P. Wild discovered asteroid #1906 Naef.

H.-E. Schuster discovered asteroid #3496 Arieso.

1977 12:56:00 GMT
NASA launched Voyager 1 to Jupiter, Saturn, and out of the Solar system.

Voyager 1 spacecraft is an unmanned probe of the outer solar system, launched by NASA aboard a Titan-Centaur rocket on 5 September 1977 from Cape Canaveral. Its trajectory took Voyager 1 past Jupiter, and Saturn. It is now (2015) the most distant man-made object, and is expected to keep transmitting valuable data at least into the 2020s. Communications will be maintained until the Voyagers' power sources can no longer supply enough electrical energy to power critical subsystems. Voyager 1 is leaving the solar system, rising above the ecliptic plane at an angle of about 35 degrees, traveling at a rate of about 520 million kilometers (about 320 million miles) a year, and entered interstellar space on 25 August 2012.

Originally scheduled to launch twelve days after Voyager 2, Voyager 1's launch was delayed twice to prevent occurrence of problems which Voyager 2 experienced after launch. When Voyager 1's launch finally happened, it was termed "flawless and accurate." Although launched sixteen days after Voyager 2, Voyager 1's trajectory was the quicker one to Jupiter. On 15 December 1977, while both spacecraft were in the asteroid belt, Voyager 1 surpassed Voyager 2's distance from the Sun. Both prior to and after planetary encounters observations were made of the interplanetary medium. Some 18,000 images of Jupiter and its satellites were taken by Voyager 1. In addition, roughly 16,000 images of Saturn, its rings and satellites were obtained.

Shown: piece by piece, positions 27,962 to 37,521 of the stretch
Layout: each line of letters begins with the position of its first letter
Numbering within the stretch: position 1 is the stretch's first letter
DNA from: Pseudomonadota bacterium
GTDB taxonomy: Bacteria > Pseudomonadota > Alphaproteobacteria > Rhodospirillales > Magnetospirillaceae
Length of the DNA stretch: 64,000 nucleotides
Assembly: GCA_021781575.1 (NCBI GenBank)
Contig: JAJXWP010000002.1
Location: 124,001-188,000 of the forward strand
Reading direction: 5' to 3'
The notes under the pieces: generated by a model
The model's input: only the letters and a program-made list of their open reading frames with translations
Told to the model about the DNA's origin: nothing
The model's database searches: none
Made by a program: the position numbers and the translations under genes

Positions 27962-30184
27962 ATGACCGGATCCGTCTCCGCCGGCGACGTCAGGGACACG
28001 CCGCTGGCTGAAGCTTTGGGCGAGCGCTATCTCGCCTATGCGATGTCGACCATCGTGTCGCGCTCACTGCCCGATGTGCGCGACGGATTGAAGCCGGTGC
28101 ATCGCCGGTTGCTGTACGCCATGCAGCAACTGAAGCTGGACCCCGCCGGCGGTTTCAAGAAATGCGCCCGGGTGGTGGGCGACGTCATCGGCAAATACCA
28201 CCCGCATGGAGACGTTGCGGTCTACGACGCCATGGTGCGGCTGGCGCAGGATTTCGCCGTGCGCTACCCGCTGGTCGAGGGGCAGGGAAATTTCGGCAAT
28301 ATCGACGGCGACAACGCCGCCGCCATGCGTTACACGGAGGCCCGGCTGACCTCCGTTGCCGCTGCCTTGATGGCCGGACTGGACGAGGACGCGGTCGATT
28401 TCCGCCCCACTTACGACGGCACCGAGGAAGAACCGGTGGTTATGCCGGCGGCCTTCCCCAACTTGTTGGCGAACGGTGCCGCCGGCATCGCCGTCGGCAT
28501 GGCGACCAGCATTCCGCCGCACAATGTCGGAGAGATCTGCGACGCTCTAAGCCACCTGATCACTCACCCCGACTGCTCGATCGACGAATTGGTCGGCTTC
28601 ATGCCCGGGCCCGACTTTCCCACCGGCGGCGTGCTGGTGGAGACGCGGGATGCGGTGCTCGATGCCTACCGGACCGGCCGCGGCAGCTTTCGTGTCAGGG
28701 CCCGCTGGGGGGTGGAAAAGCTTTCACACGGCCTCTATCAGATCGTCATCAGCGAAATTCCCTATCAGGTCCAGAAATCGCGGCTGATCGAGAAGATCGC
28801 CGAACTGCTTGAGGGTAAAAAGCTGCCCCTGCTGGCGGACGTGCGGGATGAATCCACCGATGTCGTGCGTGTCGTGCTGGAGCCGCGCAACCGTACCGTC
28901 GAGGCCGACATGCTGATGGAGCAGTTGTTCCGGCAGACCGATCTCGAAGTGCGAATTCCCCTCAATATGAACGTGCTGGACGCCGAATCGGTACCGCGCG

Voyager 1 began photographing Jupiter in January 1979, and made its closest approach to on 5 March 1979, at a distance of 349,000 kilometers (217,000 miles) from the center of the planet. It finished photographing the planet in April. Voyager 1's Saturn flyby occurred in November 1980, with the closest approach on 12 November when it came within 124,000 kilometers (77,000 miles) of the planet's cloud-tops. The craft detected complex structures in Saturn's rings, and studied the atmospheres of Saturn and Titan. Its trajectory, designed to allow close study of Titan, took it out of the plane of the ecliptic, thus ending its planetary science mission.